Tuesday, October 18, 2011

KLIFD: Another Real Estate Play

The Budget 2012 delivered an enormous set of incentives to “kickstart” the 1MDB flagship Kuala Lumpur International Financial District (KLIFD) project. The project is to be built of a 75 acres piece of government prime land which has been transferred to 1MDB.

The incentives for “KLIFD status” companies announced by the Prime Minister, Datuk Seri Najib Razak include:

  • Income tax exemption of 100% for a period of 10 years
  • Stamp duty exemption on loan and service agreements
  • Industrial Building Allowance and Accelerated Capital Allowance
  • Income tax exemption of 70% for a period of 5 years for property developers

The incentives are generous to say the least and replicate the models utilized for earlier mega-projects which were unmitigated disasters such as the Bio-Valley and the E-Village, or the fluttering Multimedia Super Corridor (MSC).

The Government has described the role of KLIFD is to turn Kuala Lumpur into a “new icon for the financial world”, “the global financial city of choice” and “bring together world-class names to operate closely in a physical location.” Similarly, the Bio-Valley, E-Village and MSC were all sold to Malaysians as transformative projects in their respective sectors and launched with much fanfare.

In the 2001 budget speech, Tun Daim Zainuddin said the 1,200 acres E-Village was to “offer state-of-the-art facilities” to “attract international film producers to Malaysia”. The project was launched in the September 2000 in the presence of Jackie Chan. Dr Mahathir had said then that we “will witness a growth of opportunities” and “the transforming of society”. Today, the site of E-Village looks like an abandoned ghost town.

The 1,200 acres BioValley project sited at Dengkil on the other hand, was primed as the transformative project in the 2003 Budget to drive Malaysia’s “knowledge economy”. Despite receiving generous incentives like all the other projects cited, the Bio-Valley was unceremoniously buried two years later. The authoritative Nature scientific journal had labelled the project “the valley of ghosts”.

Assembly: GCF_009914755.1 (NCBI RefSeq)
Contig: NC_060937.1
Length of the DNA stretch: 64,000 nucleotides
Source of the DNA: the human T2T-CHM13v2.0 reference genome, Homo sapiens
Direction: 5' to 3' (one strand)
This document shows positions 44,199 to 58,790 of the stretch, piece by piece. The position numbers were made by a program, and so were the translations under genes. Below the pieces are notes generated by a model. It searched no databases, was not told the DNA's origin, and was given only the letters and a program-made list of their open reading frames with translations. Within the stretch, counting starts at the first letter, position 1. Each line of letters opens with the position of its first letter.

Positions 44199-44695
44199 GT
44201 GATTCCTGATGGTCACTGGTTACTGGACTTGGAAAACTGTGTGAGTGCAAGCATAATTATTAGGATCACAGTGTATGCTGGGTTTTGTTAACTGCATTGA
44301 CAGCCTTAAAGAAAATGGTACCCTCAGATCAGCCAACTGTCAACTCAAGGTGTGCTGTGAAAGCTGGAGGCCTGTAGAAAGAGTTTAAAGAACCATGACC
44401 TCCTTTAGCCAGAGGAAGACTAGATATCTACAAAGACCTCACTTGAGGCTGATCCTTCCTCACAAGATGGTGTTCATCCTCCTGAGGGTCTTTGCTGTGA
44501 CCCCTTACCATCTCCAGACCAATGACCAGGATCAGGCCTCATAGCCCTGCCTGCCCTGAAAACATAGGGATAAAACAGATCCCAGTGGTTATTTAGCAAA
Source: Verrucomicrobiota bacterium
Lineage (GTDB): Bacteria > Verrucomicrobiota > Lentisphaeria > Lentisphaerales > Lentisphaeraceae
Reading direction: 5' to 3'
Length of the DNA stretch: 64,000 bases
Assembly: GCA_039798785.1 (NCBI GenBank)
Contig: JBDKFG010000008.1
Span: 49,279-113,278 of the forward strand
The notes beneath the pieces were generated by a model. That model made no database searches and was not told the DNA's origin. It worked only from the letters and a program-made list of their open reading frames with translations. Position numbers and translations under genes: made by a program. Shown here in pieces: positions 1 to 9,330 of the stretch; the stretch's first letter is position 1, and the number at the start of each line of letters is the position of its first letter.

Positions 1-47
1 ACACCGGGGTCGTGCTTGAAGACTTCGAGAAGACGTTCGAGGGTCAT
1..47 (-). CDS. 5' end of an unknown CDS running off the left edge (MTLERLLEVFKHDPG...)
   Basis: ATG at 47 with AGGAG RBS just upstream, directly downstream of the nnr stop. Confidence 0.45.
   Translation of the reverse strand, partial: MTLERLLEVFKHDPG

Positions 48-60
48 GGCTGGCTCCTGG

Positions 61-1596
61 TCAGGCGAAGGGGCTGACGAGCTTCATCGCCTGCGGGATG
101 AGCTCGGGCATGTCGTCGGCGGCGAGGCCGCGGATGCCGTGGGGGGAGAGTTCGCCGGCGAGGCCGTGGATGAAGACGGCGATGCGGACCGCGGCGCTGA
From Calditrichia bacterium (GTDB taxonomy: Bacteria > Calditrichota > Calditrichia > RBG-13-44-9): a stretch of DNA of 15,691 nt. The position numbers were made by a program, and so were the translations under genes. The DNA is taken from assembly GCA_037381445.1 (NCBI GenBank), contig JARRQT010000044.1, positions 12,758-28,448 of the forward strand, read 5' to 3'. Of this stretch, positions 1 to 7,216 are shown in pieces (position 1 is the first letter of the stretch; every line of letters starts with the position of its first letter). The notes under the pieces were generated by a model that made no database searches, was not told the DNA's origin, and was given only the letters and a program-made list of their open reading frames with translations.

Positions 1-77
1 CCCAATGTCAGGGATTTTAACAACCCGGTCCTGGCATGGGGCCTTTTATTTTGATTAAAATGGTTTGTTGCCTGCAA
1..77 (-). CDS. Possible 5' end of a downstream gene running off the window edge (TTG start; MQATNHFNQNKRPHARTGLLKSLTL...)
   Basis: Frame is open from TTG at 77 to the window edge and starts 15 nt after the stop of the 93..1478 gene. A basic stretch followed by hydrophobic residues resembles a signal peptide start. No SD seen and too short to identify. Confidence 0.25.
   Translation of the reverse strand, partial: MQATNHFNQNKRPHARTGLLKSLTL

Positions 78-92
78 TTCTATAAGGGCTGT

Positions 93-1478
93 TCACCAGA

While the MSC had fared better than the rest, it is a far cry from the lofty goals that the project had sought to achieve. The MSC had kicked off with luminaries such as Microsoft’s Bill Gates, Oracle’s Larry Ellison and Acer’s Stan Shih constituting its International Advisory Panel, but their names have since been replaced with lower ranking corporate managers. In fact, the name of the panelists could not even be found on the MSC website today.

The failure of these projects lies in the common factor that these projects were schemed as property development projects and real estate plays, with the Government providing financial incentives for companies to be sited at a particular venue for the purported objective of boosting the industry. There is in reality no practical need for these companies to be sited physically next to one another for the industry to succeed.

We fear that the KLIFD will suffer a similar fate as there is no physical need for financial institutions and related professional services to be sited a stone’s throw away from one another. There will be little synergy generated as telecommunications technology, video-conferencing facilities as well as secure and instantaneous electronic transactions obliterates the need for physical proximity. There is little or no added business advantage for example, for the Maybank headquarters to be shifted to the KLIFD compared to its current venue, with the exception of potential tax benefits.

Hence, instead of actually promoting the financial services industry in the country directly, the Government, having already provided the prime land to 1MDB without any open bidding, is further providing unfair crutches for the latter to succeed in the KLIFD real estate play. Such incentives however, given the experience with the MSC, Bio-Valley and E-Village however, may not be sufficient to ensure its success.

The Government must learn from its failures of the past. The decision of global financial institutions to site their offices in Malaysia will not be based on short term benefits as a result of the choice of real estate. It will instead be based on the demand for its services and funds, the sophistication of the market instruments and the openness of the economy.
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